AVR-Based Serial Port IR Receiver
This is a simple IR receiver circuit which plugs into a serial port of a computer.
Okay, there are many other circuits of this kind, and most of them are even
simpler, but this circuit has two major advantages: (1) it uses an Atmel AVR
RISC microcontroller (an AT90S2313) instead of the usual PIC microcontroller
and (2) it uses a Maxim MAX232 for the generation of valid RS232 levels.
Advantage 1 is, of course, only valid for all those AVR addicts which have
this device (and the corresponding programmer) ready at hand and don't care
about PICs and PIC programmers. Advantage 2 comes into play if the IR receiver
has to placed at a great distance from the computer; the MAX232 is more likely
to deliver valid signals over bigger distances than cheaper solutions.
The IR receiver can receive it's +5V supply voltage from the keyboard or mouse
connector of the computer (either from an unsued PS/2 port or via a pass-thru
adaptor). If the IR interface is placed at a great distance from the computer,
I power it with an external stabilized 5V DC power supply instead of the PS/2
The interface communicates at 19200 baud, unidirectionally (that means, it
only transmits data and does not care anything about data which the computer
send), without flow control. For every level transistion in the demodulated
IR signal, it transmits a single byte which corresponds to the time since the
previous transistion, capping off at a value of 255. It works reliable with
a Sony remote control (using the special Sony protocol), and I have also succesfully
tested it with an Onkyo remote control (I think this one uses the standard RC5
protocol, but I'm not shure). Decoding happens on the computer; I use PC
Remote Control for this.
Okay, 'nuff said, here's the schematic (changed on July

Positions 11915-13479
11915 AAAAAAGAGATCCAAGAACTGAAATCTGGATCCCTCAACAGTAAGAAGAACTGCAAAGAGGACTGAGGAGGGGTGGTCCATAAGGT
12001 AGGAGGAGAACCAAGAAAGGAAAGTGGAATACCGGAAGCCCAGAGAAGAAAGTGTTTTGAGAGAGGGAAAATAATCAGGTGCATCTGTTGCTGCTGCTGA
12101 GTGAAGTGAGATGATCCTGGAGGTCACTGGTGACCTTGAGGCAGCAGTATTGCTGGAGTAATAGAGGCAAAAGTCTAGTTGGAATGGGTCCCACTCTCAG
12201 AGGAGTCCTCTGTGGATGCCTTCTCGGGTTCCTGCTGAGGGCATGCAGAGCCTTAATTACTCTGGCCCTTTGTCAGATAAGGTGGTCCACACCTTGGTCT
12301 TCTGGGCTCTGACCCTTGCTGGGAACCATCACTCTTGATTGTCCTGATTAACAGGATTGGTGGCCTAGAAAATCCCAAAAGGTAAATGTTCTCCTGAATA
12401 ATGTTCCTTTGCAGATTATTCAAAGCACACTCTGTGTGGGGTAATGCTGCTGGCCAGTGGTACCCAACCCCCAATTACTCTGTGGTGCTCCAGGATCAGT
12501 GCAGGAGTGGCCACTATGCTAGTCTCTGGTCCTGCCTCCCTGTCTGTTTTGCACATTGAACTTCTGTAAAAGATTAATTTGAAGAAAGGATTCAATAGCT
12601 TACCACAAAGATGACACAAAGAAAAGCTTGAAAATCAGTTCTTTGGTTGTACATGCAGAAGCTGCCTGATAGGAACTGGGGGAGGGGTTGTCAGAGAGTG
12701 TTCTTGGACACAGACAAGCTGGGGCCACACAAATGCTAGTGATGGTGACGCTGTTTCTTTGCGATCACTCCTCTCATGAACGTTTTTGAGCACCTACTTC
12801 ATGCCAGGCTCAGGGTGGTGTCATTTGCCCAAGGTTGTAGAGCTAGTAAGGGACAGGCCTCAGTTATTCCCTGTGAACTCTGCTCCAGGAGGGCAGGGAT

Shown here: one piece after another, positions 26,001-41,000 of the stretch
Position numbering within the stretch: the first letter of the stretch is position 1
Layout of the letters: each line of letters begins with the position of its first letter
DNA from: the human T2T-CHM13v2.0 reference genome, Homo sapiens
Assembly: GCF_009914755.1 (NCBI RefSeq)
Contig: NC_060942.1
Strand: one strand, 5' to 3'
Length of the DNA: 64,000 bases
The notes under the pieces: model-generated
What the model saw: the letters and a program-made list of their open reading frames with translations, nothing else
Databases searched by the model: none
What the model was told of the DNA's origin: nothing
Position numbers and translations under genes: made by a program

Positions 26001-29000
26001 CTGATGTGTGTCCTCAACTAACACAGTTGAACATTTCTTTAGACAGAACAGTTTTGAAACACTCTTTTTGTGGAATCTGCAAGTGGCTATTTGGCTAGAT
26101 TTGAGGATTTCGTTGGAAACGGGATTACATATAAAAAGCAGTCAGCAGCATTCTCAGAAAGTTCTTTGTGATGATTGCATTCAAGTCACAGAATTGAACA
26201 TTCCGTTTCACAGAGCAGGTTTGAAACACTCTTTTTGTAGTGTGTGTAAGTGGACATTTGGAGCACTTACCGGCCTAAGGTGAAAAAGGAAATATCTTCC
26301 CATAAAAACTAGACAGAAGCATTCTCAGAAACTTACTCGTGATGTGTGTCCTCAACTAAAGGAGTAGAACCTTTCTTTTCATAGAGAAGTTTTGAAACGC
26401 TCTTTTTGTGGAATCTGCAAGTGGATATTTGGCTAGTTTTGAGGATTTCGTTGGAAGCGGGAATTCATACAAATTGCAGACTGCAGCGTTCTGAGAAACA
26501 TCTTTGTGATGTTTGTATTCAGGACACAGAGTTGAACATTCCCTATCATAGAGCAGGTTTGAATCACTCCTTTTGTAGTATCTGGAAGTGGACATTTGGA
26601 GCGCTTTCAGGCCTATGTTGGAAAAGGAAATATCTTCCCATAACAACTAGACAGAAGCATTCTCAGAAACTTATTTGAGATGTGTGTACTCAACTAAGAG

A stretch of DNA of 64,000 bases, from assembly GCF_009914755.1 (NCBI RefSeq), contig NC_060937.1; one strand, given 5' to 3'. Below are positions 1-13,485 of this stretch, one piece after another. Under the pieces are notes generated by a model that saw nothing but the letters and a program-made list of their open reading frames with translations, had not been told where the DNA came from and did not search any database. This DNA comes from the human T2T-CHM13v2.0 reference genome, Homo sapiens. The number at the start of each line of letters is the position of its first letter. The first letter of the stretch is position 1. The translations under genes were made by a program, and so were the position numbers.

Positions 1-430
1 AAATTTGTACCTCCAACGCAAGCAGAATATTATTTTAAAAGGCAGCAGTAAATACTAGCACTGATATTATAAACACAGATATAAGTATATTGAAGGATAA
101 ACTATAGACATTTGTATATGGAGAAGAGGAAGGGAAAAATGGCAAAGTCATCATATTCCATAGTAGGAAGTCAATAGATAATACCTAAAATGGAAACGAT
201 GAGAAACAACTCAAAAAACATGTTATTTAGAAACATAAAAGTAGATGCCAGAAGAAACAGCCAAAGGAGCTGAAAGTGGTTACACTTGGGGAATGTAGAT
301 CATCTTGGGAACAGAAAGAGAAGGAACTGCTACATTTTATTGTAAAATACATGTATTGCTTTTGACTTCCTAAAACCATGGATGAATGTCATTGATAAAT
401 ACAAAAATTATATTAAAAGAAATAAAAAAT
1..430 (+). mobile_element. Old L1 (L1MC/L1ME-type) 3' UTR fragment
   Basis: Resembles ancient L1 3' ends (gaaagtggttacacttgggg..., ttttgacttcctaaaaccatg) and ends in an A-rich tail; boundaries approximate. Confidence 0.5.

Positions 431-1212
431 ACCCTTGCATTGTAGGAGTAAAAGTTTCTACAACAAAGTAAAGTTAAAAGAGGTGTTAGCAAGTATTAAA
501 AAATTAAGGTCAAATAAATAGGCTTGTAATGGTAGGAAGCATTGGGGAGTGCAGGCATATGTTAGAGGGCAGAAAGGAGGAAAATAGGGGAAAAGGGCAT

08, 2002 to correct wrong connections to the MAX232). Obviously, it uses
Attention! It has come recently to my attention that
an SFH601, as shown in the schematic, is not the correct device for that circuit.
In fact, the SFH601 seems to be a 6-pin DIP optocoupler device and no IR receiver.
Unfortunately, all the devices which were sold to me as "SFH601 IR receivers/demodulators"
carry no markings, but I'm pretty confident now that my circuit contains the
SFH506 instead. The SFH506 isn't produced any more now, so the TSOP1736 is now
commonly used instead (the TSOP1836 is also said to work).
Please note that there are different types of MAX232s, which use different
values of external capacitors! Check first which type you've got before soldering
in the caps! Datasheets for these ICs are available at www.maxim-ic.com.
If the interface is positioned at a rather short distance to the host computer
(I guess a few meters are okay), a simplified version of the RS232 interface
may work. The simplfied interface uses a single transistor instead of the MAX232.
The resulting signal voltages are 0V and 5V, which are clearly outside the RS232
specifications, but are still correctly interpreted by modern RS232 receiver
circuits. The schematic for the simplfied version can downloaded here.
Please note that I have not yet built this circuit, so it's still untested.
The microcontroller firmware can be downloaded here: Firmware
V1.1. If you have questions, feel free to mail me at firstname.lastname@example.org.
I also have a (very simple) example
which shows how IR signal recognition can be done inside the mircocontroller.
- Klaus Stock
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